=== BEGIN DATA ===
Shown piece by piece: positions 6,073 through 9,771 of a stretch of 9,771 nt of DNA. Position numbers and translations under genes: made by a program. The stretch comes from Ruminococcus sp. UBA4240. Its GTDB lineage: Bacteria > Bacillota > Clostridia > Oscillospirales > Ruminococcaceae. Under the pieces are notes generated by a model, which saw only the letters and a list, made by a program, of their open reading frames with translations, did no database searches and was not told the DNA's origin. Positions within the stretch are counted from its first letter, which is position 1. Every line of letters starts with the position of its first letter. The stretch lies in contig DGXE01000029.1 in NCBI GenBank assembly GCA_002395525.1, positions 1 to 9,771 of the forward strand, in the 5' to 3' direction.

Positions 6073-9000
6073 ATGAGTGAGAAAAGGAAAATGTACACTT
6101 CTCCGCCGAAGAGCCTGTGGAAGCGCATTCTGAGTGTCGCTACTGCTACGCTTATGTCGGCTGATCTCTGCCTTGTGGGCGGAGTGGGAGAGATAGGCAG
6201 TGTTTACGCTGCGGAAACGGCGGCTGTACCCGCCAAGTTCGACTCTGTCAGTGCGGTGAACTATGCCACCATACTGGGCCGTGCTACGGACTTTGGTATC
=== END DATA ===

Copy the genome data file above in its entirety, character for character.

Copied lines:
Shown piece by piece: positions 6,073 through 9,771 of a stretch of 9,771 nt of DNA. Position numbers and translations under genes: made by a program. The stretch comes from Ruminococcus sp. UBA4240. Its GTDB lineage: Bacteria > Bacillota > Clostridia > Oscillospirales > Ruminococcaceae. Under the pieces are notes generated by a model, which saw only the letters and a list, made by a program, of their open reading frames with translations, did no database searches and was not told the DNA's origin. Positions within the stretch are counted from its first letter, which is position 1. Every line of letters starts with the position of its first letter. The stretch lies in contig DGXE01000029.1 in NCBI GenBank assembly GCA_002395525.1, positions 1 to 9,771 of the forward strand, in the 5' to 3' direction.

Positions 6073-9000
6073 ATGAGTGAGAAAAGGAAAATGTACACTT
6101 CTCCGCCGAAGAGCCTGTGGAAGCGCATTCTGAGTGTCGCTACTGCTACGCTTATGTCGGCTGATCTCTGCCTTGTGGGCGGAGTGGGAGAGATAGGCAG
6201 TGTTTACGCTGCGGAAACGGCGGCTGTACCCGCCAAGTTCGACTCTGTCAGTGCGGTGAACTATGCCACCATACTGGGCCGTGCTACGGACTTTGGTATC